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TCP Fast Open: expediting web services

TCP Fast Open: expediting web services

Posted Aug 2, 2012 9:42 UTC (Thu) by Los__D (guest, #15263)
Parent article: TCP Fast Open: expediting web services

"In the above steps, if the TFO cookie proves not to be valid, then the server TCP discards the data and sends a segment to the client TCP that acknowledges just the SYN. At this point, the TCP conversation falls back to the normal three-way handshake. If the client TCP is authentic (not malicious), then it will (transparently to the application) retransmit the data that it sent in the SYN segment."

Why does the server discard the data? Shouldn't it just return to the old ways, and defer the delivery until the three-way handshake has completed?


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TCP Fast Open: expediting web services

Posted Aug 2, 2012 10:59 UTC (Thu) by dan_a (subscriber, #5325) [Link]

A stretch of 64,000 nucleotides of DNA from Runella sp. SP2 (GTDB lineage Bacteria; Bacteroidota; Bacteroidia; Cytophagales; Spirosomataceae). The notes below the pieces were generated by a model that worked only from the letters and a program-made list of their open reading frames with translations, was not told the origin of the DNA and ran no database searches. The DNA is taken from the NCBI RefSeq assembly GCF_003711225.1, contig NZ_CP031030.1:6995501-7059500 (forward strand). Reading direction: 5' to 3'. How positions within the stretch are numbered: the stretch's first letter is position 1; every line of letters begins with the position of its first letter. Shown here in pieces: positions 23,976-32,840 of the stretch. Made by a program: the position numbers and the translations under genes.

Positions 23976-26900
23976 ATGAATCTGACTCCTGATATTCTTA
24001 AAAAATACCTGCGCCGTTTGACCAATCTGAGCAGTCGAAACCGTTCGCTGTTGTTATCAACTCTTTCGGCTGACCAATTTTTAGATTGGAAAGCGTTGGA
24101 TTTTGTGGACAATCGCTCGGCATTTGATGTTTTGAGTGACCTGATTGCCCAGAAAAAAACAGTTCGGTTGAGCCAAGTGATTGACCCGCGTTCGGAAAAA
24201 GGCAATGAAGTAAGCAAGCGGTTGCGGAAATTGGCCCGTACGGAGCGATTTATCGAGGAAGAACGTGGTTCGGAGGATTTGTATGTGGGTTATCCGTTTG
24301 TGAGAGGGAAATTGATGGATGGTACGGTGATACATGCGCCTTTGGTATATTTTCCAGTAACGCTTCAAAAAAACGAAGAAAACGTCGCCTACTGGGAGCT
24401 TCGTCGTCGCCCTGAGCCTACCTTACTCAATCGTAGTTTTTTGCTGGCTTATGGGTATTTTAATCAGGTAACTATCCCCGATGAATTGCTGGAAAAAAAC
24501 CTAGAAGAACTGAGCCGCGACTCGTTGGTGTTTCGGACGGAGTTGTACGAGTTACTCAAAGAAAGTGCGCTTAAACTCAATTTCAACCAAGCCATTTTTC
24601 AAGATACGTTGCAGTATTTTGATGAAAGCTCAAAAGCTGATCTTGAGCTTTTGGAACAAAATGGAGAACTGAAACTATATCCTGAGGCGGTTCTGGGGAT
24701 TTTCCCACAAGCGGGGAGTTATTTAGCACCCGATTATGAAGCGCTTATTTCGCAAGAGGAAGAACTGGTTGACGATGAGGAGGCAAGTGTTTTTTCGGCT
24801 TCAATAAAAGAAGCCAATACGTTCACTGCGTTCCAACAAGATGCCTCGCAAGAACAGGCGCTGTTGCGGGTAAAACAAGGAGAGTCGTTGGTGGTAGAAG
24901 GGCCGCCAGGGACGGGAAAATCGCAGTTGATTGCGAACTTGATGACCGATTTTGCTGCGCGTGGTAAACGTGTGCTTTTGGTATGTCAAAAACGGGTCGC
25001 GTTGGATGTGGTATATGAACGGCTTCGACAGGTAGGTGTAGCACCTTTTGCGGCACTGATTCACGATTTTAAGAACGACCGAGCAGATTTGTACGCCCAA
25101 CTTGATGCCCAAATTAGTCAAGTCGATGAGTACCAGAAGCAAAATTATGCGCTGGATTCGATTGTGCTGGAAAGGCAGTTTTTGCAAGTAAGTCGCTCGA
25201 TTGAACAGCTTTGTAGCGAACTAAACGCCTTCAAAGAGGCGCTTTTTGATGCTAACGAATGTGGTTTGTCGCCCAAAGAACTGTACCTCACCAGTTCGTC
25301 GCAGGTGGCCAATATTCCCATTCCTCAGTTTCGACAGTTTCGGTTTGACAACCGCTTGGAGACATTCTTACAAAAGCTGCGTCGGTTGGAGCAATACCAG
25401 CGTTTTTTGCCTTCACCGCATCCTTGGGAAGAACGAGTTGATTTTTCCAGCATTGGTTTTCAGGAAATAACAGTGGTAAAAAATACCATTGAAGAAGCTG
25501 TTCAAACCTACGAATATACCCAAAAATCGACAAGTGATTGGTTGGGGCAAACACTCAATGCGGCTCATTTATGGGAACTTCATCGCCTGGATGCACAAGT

I would think that the problem is the resources in the OS which you could consume by doing this - especially since the handshake has already failed one trustworthiness test.

TCP Fast Open: expediting web services

Posted Aug 2, 2012 11:28 UTC (Thu) by Los__D (guest, #15263) [Link]

But if it is already possible to send data with an normal SYN, and that data gets delivered to the application later, what do you gain from throwing it away when you use TCP Fast Open? If the feature can be used for SYN attacks, they would just do it without Fast Open.

I'm probably missing something, but it doesn't really make sense to me.

TCP Fast Open: expediting web services

Posted Aug 3, 2012 2:17 UTC (Fri) by butlerm (guest, #13312) [Link]

If I am not mistaken, most modern TCP stacks do not hold data sent with a SYN, and do not send it either. For most applications, there would be relatively little advantage if they did. Requests usually fit in an MTU (or MSS) worth of data, and in the absence of something like TCP Fast Open, the target endpoint has to wait for an acknowledgement that can carry the full sub-MSS sized request without a problem. Where on the other hand, holding the data simply makes it easier to conduct SYN attacks.


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